COMPARISON SHOPPING: Zootopia
FINAL RATING: 6.5/10
NEXT:
The Guilty

Grace Jones: Bloodlight + Bami


Nobody owns the stage like Grace Jones.

(2017) Music Documentary (Kino-Lorber) Grace Jones, Jean-Paul Goude, Sly Dunbar. Directed by Sophie Fiennes

At 70, Grace Jones remains what she always has been – a fashion innovator, an icon in the LGBTQ community, a fierce personality and an unparalleled performer. Although she did a 1985 documentary on herself, that was much more of a concert film.

Jones throughout her career has been deliberately enigmatic, meticulously maintaining her image which is intimidating and alluring at once, the very pinnacle of androgyny combining performance artist and disco diva. In her heyday she was one of the most successful artists specializing in club music and yet few but her most devoted fans (and most of her fans are, to be fair, devoted) knew much about her background.

You won’t learn much here either. Fiennes follows the legend as she records her most recent reggae-tinged album in her home country of Jamaica where she was born – her family are prominently featured. At home, she affects a Jamaican patois which is largely missing from her speech now although it must be said that she adopts the accent of wherever she is – an upper class British lilt when in London, a slightly French twang in Paris and upstate New York (she grew up from age 13 near Syracuse) when in the States.

All that aside, Jones has had the kind of career that has been influential far beyond her own immediate circle and further beyond the confines of any catwalk, concert hall or movie. She deserves a definitive documentary but let’s face it; we may never get to see one and this one certainly isn’t it. I will grant it’s far more revealing about her background than any other documentary I’ve seen on the lady but she is a difficult nut to crack. She doesn’t tolerate shit at all nor does she have to. She has never been particularly open about her background; while she sometimes complains here about the grind that comes with being a pop diva (she endures a particularly insulting music video because as she reminds us, the fees she gets for it will pay for the entire album she’s recording. While she is clearly adored by her fans (most but not all of whom are gay) and she is more or less accessible to them, she also keeps her distance as well.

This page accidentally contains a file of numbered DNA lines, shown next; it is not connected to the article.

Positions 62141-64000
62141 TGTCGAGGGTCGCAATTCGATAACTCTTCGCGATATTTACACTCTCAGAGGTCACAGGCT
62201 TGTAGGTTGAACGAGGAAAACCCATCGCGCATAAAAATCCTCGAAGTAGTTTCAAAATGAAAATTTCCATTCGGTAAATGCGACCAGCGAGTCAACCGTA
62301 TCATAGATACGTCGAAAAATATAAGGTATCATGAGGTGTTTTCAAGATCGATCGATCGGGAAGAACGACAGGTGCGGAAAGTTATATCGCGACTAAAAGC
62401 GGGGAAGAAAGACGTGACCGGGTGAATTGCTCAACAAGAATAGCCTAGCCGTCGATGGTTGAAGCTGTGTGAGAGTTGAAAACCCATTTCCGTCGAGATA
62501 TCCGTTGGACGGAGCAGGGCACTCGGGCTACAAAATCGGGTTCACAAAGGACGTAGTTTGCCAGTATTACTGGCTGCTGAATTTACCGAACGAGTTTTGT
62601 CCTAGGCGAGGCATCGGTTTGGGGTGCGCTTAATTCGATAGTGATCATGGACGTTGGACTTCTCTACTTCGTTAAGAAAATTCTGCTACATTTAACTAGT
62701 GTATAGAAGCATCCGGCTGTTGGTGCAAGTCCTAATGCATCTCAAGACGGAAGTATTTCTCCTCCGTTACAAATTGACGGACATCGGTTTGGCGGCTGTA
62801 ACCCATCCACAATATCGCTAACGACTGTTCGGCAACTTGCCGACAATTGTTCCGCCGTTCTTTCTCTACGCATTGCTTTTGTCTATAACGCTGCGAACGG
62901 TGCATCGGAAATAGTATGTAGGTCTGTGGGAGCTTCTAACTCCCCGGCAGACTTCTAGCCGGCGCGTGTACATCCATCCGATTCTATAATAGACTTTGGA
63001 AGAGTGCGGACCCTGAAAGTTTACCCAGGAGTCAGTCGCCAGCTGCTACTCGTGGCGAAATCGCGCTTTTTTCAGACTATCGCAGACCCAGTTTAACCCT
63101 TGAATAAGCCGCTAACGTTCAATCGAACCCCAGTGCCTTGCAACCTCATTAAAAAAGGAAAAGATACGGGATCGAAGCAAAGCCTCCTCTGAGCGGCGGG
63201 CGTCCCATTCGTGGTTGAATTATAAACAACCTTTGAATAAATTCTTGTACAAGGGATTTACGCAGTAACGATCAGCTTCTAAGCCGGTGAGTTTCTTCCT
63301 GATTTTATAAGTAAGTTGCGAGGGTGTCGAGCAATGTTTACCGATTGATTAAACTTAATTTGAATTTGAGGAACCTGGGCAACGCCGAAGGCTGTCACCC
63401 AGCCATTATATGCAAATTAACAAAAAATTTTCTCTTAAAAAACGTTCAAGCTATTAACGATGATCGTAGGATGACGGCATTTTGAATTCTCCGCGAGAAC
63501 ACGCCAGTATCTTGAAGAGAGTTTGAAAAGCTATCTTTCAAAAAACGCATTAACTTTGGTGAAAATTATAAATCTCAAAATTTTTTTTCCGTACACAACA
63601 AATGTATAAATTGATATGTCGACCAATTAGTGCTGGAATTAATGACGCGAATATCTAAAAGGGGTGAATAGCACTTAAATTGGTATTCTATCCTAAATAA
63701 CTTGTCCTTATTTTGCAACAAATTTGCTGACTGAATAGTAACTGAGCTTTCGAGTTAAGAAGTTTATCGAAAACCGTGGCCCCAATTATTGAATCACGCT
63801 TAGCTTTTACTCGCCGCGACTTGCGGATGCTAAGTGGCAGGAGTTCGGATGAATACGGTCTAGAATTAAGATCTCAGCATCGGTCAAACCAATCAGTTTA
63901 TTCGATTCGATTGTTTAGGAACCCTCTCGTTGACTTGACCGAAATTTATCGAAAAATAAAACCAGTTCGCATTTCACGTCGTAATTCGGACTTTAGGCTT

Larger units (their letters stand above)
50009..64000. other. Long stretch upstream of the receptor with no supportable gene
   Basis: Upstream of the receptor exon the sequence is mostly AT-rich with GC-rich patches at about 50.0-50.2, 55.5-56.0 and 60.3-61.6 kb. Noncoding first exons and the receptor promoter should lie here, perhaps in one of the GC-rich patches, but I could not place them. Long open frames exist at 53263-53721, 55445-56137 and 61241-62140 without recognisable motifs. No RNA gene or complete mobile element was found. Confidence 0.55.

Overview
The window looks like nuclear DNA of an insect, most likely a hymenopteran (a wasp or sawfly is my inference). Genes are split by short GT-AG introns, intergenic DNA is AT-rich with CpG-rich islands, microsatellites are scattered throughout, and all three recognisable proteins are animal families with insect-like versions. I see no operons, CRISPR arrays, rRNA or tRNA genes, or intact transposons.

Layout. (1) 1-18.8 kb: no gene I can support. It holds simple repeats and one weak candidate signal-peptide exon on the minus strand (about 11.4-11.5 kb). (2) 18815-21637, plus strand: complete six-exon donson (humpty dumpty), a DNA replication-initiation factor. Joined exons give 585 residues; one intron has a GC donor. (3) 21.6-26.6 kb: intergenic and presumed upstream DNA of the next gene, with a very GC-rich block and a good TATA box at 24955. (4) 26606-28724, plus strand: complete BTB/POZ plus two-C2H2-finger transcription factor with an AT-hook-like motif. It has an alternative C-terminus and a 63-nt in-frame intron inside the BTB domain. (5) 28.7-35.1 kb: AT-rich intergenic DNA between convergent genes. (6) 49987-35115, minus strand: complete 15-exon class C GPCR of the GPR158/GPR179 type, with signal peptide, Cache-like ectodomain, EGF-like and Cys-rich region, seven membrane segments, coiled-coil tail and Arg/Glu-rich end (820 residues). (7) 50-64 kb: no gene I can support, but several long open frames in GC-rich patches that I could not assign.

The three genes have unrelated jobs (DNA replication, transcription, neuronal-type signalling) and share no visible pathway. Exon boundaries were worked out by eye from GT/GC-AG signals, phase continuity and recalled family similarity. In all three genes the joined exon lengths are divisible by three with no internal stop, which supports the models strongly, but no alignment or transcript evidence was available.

It doesn’t help that Fiennes has delivered a fairly disjointed documentary that jumps from place to place, inserts concert footage (which is the best part of the film by the way) and almost never gives any particular insight as to who Grace Jones is. She also fails to identify nearly anyone who appears onscreen, whether backing musicians, dancers, family or friends – hence the somewhat abbreviated cast list.

Yes, I get that she is the very definition of fierce and is not above confrontations when she thinks they are needed; I get that she is spiritually connected to her family and her homeland; I get that she enjoys the larger-than-life limelight and the persona that she’s carefully crafted over the years. But what lies behind the excessive masks and hats, the glitter and the make-up, the long model legs (that are still as long and as beautiful as ever)? We don’t get even a glimpse and that’s what I really wanted to see.

REASONS TO GO: The performance footage is compelling.
REASONS TO STAY: The direction is somewhat haphazard. One gets the sense that the director wasn’t sure what she wanted to say.
FAMILY VALUES: There is a good deal of profanity and smoking.
TRIVIAL PURSUIT: Fiennes is the sister of actors Ralph and Joseph Fiennes.
CRITICAL MASS: As of 5/23/18: Rotten Tomatoes: 84% positive reviews: Metacritic: 75/100.
COMPARISON SHOPPING: Grace Jones: State of Grace
FINAL RATING: 4/10
NEXT:
Cold War

Lean on Pete


We all need somebody we can lean on.

(2017) Coming of Age Drama (A24) Charlie Plummer, Steve Buscemi, Travis Fimmel, Amy Seimetz, Steve Zahn, Chloë Sevigny, Rachel Perrell Fosket, Alison Elliott, Jason Rouse, Lewis Pullman, Justin Rain, Frank Gallegos, Teyah Hartley, Kurt Conroyd, Dennis Fitzpatrick, Jason Beem, Rusty Tennant, Tolo Tuttele, Francisco Garcia, Joseph Bertot, Dana Millican, Julia Prud’homme. Directed by Andrew Haigh

When we are desperate, it’s like we’re drowning; we reach out for whatever might be at hand in order to save ourselves. Often what we find is the most unlikely of life preservers.

Charley (Plummer) is a typical teen; he’s not high on high school but he is a decent football player and enjoys the camaraderie of the team. He lives with his dad (Fimmel) on the wrong side of the tracks in Portland – his mom has been out of the picture for some time now – and his Aunt Margy (Elliott) has had a huge argument with his dad and the two don’t speak to each other anymore although Charley still remembers Margy with some fondness.